Low BDNF and Impaired Learning

Since BDNF provides the infrastructure for effective learning, it follows that the lack of the protein impairs effective learning.  Additionally, people with gene mutations that robs them of the ability to produce the Miracle-Gro are more likely to have learning deficiencies.

In a 2007 study of humans, German researchers found that people learned vocabulary words 20 percent slower when compared to people that increased BDNF levels right before learning (by exercising).

Essentially, the protein is a mechanism for the brain to learn.  It gives the synapses the tools it needs to take in information, process it, associate it, remember it, and put it in context to see the big picture.

Age as a Factor

Alike many other chemicals in the human body, aging decreases BDNF levels.  That’s why it takes us longer to learn to do complex tasks as we age.  Remember, the protein is instrumental in learning quickly and learning well.

To make matters worse, it is estimated that 1 in 3 people have a genetic mutation that makes BDNF levels fall much faster than average.

Just how fast do the levels drop when you have this genetic mutation?  A study at Stanford University sought to answer this question.  The study took 144 airplane pilots ages 40 to 69.  They had the pilots do annual flight simulator test over a few years time.  The end result? The test scores of pilots who had the genetic mutation dropped twice as fast as the scores of the pilots that did not have the mutation.

But luckily, we don’t have to live with ever-decreasing levels.  That is because we can increase them through various ways, whether we have the genetic mutation or not.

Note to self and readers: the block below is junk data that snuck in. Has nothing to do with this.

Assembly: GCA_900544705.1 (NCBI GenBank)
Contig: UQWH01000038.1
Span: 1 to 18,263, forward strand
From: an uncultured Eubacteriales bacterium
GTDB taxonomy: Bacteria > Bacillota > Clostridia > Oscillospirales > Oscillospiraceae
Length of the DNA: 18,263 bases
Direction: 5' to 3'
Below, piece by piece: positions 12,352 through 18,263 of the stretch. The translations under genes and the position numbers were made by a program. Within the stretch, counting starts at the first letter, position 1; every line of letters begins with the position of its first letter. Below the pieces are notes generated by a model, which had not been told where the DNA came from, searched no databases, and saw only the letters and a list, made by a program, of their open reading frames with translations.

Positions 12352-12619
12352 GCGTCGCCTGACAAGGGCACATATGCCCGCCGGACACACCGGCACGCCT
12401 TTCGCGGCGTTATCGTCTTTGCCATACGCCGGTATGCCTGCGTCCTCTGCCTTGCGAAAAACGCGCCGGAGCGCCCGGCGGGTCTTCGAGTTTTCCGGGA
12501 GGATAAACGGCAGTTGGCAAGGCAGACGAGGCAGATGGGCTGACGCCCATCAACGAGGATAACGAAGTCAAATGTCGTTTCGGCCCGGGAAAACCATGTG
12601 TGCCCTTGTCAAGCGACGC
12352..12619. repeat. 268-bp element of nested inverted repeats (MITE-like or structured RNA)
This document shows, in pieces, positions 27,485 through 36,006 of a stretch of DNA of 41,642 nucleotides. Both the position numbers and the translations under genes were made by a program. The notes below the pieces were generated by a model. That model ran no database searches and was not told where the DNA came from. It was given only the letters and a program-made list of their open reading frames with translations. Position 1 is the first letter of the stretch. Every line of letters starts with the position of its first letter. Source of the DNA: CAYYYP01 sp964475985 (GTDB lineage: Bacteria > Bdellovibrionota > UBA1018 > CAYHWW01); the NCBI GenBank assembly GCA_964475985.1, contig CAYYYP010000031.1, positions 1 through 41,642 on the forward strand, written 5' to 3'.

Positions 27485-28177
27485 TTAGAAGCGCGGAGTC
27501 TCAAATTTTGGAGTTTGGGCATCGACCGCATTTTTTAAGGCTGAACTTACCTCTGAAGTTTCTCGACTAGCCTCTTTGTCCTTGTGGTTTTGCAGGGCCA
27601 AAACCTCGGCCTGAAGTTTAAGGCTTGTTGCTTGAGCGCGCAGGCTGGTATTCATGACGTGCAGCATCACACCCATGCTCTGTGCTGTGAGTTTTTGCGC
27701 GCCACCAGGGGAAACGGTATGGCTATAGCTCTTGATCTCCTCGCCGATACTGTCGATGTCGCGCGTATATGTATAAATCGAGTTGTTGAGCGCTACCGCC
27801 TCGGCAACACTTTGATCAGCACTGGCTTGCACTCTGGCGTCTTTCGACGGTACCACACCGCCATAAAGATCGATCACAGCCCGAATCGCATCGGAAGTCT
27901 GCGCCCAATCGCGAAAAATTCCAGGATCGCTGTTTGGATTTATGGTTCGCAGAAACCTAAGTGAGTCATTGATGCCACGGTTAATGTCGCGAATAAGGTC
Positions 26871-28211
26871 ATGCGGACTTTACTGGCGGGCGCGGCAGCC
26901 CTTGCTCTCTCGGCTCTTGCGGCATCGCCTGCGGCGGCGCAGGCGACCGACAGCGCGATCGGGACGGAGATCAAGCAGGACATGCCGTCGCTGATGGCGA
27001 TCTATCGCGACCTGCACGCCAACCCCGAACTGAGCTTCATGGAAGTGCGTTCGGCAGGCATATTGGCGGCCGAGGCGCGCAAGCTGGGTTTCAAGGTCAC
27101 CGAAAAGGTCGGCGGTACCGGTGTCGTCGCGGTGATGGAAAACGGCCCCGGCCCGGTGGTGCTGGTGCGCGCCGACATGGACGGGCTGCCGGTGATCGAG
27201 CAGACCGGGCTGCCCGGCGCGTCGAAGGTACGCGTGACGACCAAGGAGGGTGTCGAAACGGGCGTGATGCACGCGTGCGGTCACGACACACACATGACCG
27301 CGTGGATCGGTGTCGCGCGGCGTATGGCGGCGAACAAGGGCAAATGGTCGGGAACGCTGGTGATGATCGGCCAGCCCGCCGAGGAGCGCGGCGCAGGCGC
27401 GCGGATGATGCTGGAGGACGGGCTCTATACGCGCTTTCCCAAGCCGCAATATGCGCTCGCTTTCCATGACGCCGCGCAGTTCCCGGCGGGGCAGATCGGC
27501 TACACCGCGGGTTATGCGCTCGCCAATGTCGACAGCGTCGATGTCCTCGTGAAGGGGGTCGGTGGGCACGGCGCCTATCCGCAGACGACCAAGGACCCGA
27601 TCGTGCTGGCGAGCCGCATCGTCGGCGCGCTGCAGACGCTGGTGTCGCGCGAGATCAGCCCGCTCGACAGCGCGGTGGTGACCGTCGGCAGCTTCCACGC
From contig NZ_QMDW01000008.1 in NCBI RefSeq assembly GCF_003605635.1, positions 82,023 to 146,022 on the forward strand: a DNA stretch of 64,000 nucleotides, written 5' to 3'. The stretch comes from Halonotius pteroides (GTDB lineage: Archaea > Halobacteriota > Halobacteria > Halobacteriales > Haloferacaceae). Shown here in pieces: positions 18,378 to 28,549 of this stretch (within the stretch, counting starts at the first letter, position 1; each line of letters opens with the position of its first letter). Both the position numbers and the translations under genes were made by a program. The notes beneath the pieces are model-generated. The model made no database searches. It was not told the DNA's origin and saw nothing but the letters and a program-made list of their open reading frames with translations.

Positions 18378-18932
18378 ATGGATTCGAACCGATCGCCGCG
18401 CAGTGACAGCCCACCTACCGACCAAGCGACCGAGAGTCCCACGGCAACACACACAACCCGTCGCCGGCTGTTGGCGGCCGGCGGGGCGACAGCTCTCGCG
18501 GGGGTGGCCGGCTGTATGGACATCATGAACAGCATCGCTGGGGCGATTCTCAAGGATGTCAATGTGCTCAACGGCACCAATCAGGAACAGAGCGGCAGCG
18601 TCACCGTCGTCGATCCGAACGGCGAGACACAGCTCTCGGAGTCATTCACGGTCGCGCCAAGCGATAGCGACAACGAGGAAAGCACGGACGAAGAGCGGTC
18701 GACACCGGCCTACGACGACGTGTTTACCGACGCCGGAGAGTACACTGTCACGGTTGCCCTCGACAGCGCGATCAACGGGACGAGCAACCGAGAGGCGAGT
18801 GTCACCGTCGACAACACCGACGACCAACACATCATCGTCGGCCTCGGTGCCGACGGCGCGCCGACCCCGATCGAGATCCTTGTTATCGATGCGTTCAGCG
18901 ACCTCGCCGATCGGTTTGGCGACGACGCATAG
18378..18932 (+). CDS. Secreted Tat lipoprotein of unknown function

Increasing BDNF Levels

As the Miracle-Gro of the brain, the more of it we have, the better.  Although it is a relatively new discovery, scientists do know that it can be increased in several ways.

 

Exercise

Aerobic exercise increases its production.  But science thinks exercise not only increases production the protein, but it also adjusts it to optimal levels that have been programmed into our DNA through evolution.

Carl Cotman, a neuroscientist at UC Irvine, ran an experiment with rats to see if there was a difference in BDNF production between various exercise routines.  Turns out, there is.  After just two weeks, those who exercised daily produced the protein much more rapidly than those who exercised on alternating days (150 percent of baseline versus 124 of baseline).  However, after a month, there was no difference in production of BDNF between those who exercised daily and those who exercised every other day.

But the study also noted that the protein returned to baseline (non-exercise) levels just after two weeks of not exercising.  This was true for both groups.  However, it shot right back up after just two days of exercising: 139 percent for daily exercisers and 129 for alternating day exercisers.

Researchers found that exercise in old rats made the brain function (almost) just as good as young rats.